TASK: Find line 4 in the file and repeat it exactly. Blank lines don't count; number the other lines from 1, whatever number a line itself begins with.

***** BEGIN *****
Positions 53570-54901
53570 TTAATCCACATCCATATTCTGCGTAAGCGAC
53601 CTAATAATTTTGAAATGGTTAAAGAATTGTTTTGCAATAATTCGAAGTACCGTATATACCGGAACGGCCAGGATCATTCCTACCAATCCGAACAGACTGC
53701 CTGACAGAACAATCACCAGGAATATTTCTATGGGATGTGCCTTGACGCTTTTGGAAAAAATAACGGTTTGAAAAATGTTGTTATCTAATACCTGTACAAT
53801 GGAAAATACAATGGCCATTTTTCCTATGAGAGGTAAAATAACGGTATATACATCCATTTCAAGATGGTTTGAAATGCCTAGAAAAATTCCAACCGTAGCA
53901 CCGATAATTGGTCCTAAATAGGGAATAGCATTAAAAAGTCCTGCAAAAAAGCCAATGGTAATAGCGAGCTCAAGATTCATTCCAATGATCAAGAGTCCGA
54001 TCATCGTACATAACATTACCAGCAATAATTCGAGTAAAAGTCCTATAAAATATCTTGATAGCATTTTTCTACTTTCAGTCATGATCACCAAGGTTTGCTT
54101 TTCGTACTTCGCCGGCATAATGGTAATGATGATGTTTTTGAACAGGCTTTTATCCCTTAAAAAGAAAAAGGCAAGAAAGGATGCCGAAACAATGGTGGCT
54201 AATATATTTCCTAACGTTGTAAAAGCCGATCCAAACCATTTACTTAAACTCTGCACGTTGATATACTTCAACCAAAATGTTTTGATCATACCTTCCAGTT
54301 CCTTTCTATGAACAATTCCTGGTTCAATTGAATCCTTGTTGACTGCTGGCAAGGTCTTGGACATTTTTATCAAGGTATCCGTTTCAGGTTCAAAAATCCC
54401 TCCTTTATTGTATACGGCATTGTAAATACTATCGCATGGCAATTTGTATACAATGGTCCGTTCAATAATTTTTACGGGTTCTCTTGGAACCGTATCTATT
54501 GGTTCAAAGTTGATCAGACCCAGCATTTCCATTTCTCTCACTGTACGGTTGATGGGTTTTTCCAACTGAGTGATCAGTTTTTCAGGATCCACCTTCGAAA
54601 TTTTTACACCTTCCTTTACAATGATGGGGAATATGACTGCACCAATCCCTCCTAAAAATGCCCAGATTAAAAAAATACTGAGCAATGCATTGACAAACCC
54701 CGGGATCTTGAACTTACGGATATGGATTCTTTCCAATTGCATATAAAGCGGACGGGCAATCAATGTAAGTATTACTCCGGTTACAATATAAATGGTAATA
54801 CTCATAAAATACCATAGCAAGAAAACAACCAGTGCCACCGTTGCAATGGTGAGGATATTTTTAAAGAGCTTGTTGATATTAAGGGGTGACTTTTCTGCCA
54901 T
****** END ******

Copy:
53701 CTGACAGAACAATCACCAGGAATATTTCTATGGGATGTGCCTTGACGCTTTTGGAAAAAATAACGGTTTGAAAAATGTTGTTATCTAATACCTGTACAAT